Golden Goal -- Senior Katie Carney, who would be named MWC Offensive Player of the Year a week later, scored a golden goal to give UNLV a 1-0 win over 25th-ranked BYU on UNLV's Senior Day, Nov. 2, 2007. It was UNLV's first-ever win over the Cougars, and gave the Rebels the regular season championship for the second time in school history.
Lefty's Legacy -- Future Olympic gold medalist Lori Harrigan hurled six no-hitters, including the school's only perfect game (over Missouri in 1992). From 1989-92, Harrigan compiled an 83-53 record and a 0.77 earned run average. Her UNLV records include career strikeouts (725), innings pitched (1,034.7), shutouts (53), and complete games (123). The southpaw led her teams to three NCAA Tournament appearances and two trips to the College World Series.
Comeback Kid -- In 2009, junior Marissa Nichols returned to the diamond after being sidelined for two and a half years because of medical issues, including chronic headaches, a broken arm, and a torn ACL. As a freshman in 2005, Nichols rewrote the UNLV softball record book and was named to the Louisville Slugger/NFCA All-America First Team. She batted .426 with 46 RBIs and set single-season school records with 18 home runs, 89 hits, 66 runs scored, and 35 stolen bases. She earned first team all-conference honors last year in her comeback.
Swimming & Diving
Relay Success -- With its 14th place finish at the NCAA Championships, the 1986 women's 4x100 medley relay squad (Wendy Hoffman-Meyers, Joanne Beck, Sally Fleisher, and Tessie Grimmett) still stands as UNLV's only all-American relay team. UNLV scored 34 total points to finish in 24th place, the women's best finish ever.
Making a Mark -- Sally Fleischer, the 1986 and 1987 Big West Swimmer of the Year, was a seven-time all-American. The 20-time conference champion took third place in the 50 freestyle at the 1986 NCAA Championships.
Serving an Ace -- In 2000, MWC Player of the Year Katarina Malec's season included an upset of defending NCAA champion Zuzana Lesenorova of the University of San Diego. She then teamed with Marianne Bakken to stun Lesenorova and Katarina Valkyova, the nation's top-ranked doubles team. Malec's winning streak reached a school-record 19 matches as she reeled off four singles wins to crash the Final Four of women's tennis. She would fall in the NCAA semifinals to the event's top seed.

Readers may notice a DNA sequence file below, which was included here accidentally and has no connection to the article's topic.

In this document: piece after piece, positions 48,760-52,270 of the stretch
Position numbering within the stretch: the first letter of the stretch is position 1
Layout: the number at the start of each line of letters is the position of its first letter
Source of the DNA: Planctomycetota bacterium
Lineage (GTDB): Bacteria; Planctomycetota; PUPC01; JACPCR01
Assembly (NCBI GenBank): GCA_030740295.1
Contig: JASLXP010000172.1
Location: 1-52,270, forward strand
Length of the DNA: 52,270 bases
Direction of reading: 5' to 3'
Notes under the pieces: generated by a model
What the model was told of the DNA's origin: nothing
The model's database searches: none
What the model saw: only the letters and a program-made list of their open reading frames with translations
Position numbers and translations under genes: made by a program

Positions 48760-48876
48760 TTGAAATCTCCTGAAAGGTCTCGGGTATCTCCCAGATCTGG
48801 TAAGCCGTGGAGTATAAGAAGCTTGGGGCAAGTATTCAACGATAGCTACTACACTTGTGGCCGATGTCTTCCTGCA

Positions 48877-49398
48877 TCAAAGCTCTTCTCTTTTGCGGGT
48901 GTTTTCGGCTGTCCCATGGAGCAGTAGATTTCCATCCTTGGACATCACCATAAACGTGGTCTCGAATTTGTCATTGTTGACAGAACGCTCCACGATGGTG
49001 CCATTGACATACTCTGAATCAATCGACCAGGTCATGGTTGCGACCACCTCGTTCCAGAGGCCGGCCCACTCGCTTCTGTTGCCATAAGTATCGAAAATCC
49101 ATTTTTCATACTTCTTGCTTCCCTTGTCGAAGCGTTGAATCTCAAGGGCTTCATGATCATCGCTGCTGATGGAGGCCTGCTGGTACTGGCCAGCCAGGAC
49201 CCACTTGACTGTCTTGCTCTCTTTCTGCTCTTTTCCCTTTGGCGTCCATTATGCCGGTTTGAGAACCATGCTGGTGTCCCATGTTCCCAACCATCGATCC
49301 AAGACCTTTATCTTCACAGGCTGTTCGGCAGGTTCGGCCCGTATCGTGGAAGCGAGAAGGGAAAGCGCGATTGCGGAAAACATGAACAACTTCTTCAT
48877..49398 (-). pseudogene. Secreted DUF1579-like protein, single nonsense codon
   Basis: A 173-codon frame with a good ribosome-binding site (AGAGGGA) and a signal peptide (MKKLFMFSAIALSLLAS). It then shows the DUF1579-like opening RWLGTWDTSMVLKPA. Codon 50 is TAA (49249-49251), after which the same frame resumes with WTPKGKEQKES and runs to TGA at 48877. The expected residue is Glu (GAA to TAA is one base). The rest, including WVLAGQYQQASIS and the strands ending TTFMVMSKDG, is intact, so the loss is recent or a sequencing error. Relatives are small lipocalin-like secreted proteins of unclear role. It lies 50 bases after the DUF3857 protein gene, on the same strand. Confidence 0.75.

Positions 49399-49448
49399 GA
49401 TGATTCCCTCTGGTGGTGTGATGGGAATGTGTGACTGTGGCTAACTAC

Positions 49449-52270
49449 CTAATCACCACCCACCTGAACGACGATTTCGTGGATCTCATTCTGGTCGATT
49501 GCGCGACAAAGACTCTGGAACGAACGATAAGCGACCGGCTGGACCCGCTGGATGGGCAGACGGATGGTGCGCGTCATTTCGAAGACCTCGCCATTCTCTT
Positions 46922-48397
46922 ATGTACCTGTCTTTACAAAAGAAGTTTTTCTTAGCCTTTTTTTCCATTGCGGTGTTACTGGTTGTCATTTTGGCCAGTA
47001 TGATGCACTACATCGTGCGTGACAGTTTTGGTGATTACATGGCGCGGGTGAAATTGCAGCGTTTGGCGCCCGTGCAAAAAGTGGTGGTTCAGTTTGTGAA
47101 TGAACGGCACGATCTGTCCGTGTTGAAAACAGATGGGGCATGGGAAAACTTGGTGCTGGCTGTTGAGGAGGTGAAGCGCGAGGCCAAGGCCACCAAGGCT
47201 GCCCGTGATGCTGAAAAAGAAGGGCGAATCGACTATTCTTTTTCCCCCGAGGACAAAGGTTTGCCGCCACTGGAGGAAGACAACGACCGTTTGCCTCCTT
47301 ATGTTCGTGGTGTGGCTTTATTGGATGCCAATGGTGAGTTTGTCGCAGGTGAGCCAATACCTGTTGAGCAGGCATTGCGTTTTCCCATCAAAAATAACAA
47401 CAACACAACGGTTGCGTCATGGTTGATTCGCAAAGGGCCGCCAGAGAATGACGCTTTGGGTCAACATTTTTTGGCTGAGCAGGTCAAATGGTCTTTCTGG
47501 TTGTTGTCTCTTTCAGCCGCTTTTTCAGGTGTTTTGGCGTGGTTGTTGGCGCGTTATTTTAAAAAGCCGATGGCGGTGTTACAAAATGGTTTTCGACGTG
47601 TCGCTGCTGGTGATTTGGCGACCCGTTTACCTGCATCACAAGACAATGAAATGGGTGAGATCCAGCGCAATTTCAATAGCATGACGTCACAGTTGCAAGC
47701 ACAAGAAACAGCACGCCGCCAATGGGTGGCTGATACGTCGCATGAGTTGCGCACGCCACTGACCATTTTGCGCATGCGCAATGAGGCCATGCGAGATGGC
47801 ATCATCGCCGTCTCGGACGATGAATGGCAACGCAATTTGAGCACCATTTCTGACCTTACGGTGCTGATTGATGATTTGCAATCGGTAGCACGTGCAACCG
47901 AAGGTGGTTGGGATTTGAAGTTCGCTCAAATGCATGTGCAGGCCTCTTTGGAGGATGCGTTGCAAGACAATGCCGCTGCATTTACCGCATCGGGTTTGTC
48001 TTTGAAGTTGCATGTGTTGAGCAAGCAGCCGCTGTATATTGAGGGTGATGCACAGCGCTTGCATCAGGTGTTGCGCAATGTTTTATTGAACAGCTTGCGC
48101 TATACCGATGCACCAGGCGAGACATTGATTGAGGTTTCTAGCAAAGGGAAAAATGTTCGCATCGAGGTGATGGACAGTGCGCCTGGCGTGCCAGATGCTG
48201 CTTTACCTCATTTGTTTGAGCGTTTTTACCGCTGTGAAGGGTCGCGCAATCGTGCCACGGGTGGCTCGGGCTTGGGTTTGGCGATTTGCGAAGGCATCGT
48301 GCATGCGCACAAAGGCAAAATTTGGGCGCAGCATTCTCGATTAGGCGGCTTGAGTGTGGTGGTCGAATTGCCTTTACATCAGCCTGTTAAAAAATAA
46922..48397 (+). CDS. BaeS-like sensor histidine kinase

Dual Threat -- Former Lady Rebel great Marianne Vallin stands as her alma mater's only three-time All-American in tennis. She also brought UNLV its most prestigious academic award in 1997 when she traveled to Dallas to accept the Gladys Heldman Award, which is awarded to the senior who best balances athletics and education.
Track & Field
Her Memory Lives On -- Sheila Tarr-Smith was UNLV's first-ever national champion, capturing the 1984 NCAA heptathlon crown. She won back-to-back Pacific Coast Athletic Association Athlete of the Year awards. After graduating, the Las Vegas native went on to be a firefighter in town. She died in 1998, at 34, from a rare neurological disorder. In the spring of 1999, UNLV named the field at its new track and field facility after her.
Still Stands -- Trena Hull won the 1,000 meters at the 1987 NCAA Indoor Championships in a NCAA-record time of 2:41.08, a mark that still stands today.
Four Times -- Lisa Thompson was the first four-time all-American in UNLV athletics history. The sprinter was runner-up in the 100 meters at the 1979 NCAA Championships.
All-American Season -- Following a memorable 2007 season, which included the program's first NCAA tournament appearance, Lauren Miramontes became the program's first All-American. She was named to the American Volleyball Coaches Association's Division I Honorable Mention All-America team. Miramontes led the team in kills, kills-per-game, hitting, total blocks, solo blocks, and assisted blocks.
Setting Records -- The 1998 Rebels were one of the most successful teams in the program's history, as they set 16 single-season records. The team still owns or is tied for six single-season records, including most home wins and longest winning streak.